Thursday, January 3, 2019

Medicare and Medicaid in Assisted Living

Today's seniors enjoy a life expectancy longer than any generation in history. An American who turned 65 in 1998 could expect to live nearly another 18 years beyond their 65th birthday. And while additional years are generally considered an blessing, it is also true that the older one grows, the more likely they will need health care services. Today's seniors, who often consider themselves among the best informed, would do well to learn about three crucial areas that pertain to their future health care needs: the potential that they may need long term care, the cost of long term care and the limited federal and state aid available.
According to a study by the Agency for Health Care Policy and Research, some 42 percent of Americans who reach the age of 70 can expect to utilize some type of long term care during the remainder of their lives. And with the number of people over age 65 expected to grow to 20 percent of the U.S. population by 2030, there is little doubt that demand for long term care services is poised to increase dramatically.
Long term care services have evolved dramatically over the past several years. Where the majority of long term care was once provided only in skilled nursing homes, long term care services today are provided in a wide range of settings, ranging from in-home care to community-based facilities such as adult day care and assisted care facilities to nursing homes. The cost of long term care can be significant, regardless of the setting in which it is provided. The average cost of a nursing home is approximately $60,000 a year, and home care costs can range from $50 to more than $250 a day.
Medicare and Medicaid provide only limited help for nursing home care. Medicare only pays for the first 20 days in a skilled nursing facility - and only after a hospital stay of three days or more. The patient or their family pays the first $99 per day from the 21st day through the 100th day, after which Medicare pays nothing. Medicaid rules vary from state to state, but as former U.S. Senator David Durenburger told the U.S. Senate Special Committee on Aging, Medicaid "dictates that people must effectively impoverish themselves in order to receive government assistance." Medicaid is essentially medical aide for those who have already spent down their assets.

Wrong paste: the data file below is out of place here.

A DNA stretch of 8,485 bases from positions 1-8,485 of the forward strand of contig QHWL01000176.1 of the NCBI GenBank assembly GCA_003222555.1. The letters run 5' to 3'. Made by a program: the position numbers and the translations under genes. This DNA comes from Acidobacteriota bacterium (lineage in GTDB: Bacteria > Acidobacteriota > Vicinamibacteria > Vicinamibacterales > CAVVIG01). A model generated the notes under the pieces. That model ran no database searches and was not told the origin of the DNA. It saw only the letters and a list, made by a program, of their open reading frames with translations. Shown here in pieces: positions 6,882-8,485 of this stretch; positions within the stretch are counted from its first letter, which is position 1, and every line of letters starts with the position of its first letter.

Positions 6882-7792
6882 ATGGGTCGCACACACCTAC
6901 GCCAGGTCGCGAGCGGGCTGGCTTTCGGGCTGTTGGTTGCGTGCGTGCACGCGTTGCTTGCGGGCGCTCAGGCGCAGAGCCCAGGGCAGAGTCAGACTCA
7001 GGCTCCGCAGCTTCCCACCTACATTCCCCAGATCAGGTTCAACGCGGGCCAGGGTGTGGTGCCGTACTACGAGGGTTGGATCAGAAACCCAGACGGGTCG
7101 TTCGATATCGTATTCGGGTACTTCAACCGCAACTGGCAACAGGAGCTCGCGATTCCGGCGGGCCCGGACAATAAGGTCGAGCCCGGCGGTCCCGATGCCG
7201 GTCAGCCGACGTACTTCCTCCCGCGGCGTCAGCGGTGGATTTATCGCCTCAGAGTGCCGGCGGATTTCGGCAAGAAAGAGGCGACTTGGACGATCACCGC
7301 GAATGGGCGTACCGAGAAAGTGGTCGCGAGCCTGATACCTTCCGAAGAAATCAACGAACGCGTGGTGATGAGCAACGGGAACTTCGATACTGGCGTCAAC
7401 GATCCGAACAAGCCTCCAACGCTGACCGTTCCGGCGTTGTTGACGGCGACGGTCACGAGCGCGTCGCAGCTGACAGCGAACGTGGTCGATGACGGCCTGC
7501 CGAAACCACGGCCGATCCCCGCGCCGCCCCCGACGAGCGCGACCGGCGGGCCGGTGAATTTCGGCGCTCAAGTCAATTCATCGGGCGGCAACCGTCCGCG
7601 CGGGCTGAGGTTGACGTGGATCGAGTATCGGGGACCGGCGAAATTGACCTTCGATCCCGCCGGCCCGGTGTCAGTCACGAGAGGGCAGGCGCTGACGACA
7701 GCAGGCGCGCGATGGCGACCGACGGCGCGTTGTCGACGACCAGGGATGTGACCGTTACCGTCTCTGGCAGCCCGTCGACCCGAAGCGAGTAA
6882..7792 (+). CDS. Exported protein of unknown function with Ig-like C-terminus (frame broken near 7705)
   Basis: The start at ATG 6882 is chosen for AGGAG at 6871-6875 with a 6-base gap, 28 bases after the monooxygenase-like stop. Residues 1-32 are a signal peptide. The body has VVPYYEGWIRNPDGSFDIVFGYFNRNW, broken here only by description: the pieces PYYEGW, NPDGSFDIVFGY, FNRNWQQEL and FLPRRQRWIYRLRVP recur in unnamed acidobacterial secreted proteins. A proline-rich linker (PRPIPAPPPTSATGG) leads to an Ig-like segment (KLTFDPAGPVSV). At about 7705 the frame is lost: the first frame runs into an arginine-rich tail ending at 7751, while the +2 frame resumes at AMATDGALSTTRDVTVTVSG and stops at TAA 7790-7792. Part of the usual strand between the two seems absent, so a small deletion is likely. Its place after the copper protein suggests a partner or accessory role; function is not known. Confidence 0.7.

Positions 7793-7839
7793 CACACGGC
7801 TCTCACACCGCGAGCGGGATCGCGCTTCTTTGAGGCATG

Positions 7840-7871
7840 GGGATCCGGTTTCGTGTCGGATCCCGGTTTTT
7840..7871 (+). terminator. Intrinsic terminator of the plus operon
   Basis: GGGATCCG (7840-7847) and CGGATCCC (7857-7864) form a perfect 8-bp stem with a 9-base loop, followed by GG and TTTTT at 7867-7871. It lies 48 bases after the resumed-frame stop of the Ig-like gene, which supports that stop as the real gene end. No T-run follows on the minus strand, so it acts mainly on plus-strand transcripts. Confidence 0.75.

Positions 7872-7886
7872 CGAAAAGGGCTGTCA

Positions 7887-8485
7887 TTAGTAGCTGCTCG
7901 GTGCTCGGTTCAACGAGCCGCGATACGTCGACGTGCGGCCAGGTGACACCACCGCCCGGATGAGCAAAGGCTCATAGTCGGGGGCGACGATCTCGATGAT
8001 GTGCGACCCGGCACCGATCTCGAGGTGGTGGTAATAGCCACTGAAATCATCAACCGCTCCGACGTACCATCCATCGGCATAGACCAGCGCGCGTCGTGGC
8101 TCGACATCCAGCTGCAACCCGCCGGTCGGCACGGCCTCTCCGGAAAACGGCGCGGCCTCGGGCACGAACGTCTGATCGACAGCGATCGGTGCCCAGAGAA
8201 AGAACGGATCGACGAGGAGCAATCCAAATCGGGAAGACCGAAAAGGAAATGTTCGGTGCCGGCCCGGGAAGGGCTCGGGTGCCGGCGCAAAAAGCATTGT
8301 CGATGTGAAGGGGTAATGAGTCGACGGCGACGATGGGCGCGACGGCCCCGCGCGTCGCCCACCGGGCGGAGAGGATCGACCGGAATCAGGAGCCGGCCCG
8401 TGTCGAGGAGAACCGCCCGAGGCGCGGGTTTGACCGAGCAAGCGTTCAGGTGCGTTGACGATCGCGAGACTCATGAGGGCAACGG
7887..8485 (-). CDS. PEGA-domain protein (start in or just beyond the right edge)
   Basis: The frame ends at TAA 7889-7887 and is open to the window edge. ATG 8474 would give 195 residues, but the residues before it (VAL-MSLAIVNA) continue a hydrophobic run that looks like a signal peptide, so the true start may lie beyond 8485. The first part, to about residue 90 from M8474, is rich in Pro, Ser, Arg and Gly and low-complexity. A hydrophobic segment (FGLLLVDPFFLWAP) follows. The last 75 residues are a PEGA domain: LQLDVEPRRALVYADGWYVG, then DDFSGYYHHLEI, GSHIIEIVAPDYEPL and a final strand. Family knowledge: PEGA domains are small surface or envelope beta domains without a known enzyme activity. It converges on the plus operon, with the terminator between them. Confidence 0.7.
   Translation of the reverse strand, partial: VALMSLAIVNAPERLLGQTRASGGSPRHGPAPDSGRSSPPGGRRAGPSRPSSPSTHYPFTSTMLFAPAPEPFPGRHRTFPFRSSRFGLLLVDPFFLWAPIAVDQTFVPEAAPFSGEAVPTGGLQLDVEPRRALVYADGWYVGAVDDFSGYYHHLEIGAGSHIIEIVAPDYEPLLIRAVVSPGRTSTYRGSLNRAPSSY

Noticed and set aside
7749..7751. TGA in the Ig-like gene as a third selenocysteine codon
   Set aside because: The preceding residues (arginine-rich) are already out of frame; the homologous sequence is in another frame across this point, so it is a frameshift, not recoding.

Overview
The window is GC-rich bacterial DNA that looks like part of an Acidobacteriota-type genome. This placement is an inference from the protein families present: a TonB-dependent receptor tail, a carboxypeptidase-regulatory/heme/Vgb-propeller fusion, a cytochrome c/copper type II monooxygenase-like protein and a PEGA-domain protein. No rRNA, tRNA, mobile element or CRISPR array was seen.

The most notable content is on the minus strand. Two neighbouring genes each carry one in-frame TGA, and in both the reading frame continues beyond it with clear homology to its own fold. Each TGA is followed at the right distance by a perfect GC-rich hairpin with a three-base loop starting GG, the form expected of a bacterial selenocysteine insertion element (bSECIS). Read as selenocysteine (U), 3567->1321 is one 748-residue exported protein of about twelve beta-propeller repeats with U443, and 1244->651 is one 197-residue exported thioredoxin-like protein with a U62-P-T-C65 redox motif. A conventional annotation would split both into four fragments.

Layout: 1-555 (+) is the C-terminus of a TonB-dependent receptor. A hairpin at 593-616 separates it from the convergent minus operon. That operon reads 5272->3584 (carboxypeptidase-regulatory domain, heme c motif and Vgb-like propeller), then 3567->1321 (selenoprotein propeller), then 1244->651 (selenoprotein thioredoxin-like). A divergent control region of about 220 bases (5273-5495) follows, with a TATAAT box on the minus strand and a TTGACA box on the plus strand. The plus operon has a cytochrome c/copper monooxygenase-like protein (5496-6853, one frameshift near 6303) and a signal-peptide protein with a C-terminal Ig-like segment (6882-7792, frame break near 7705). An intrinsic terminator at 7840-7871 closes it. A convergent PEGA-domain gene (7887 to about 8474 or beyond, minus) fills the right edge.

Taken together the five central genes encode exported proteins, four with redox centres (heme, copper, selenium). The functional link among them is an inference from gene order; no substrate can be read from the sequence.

Government won't help much with newer forms of long term care services, either. Though 38 states pay for some assisted living, the programs are miniscule, covering fewer than 100,000 poor people, so waiting lists are long. Medicare covers home care, but just 100 visits in the weeks following a hospital stay. So seniors increasingly are paying their long term care bills out of their own pockets.

Medicaid does not pay for assisted living services in most assisted living, typically they cover the costs of care in Nursing Homes for those who have exhausted their assets. The White House recently authorized Medicare coverage for the treatment of Alzheimer's disease. This means that Medicare beneficiaries can now receive reimbursement for mental health services that were formerly denied because the government rationalized that people with the disease did not respond to mental and physical therapy, this has since been proven incorrect, hence the reversal of their position. Medicare was never intended to cover the costs associated with custodial care, which is room and board, and activities of daily living, and these coverage changes still do not reimburse for this, further Medicare requires a three-day prequalifying hospital stay before they pay for care in a nursing home. Medicare covers certain care procedures, and some limited rehabilitation therapies. The physicians who visit assisted living are normally all Medicare certified providers, so the cost of their visits is often covered by Medicare, subject to the co-payment.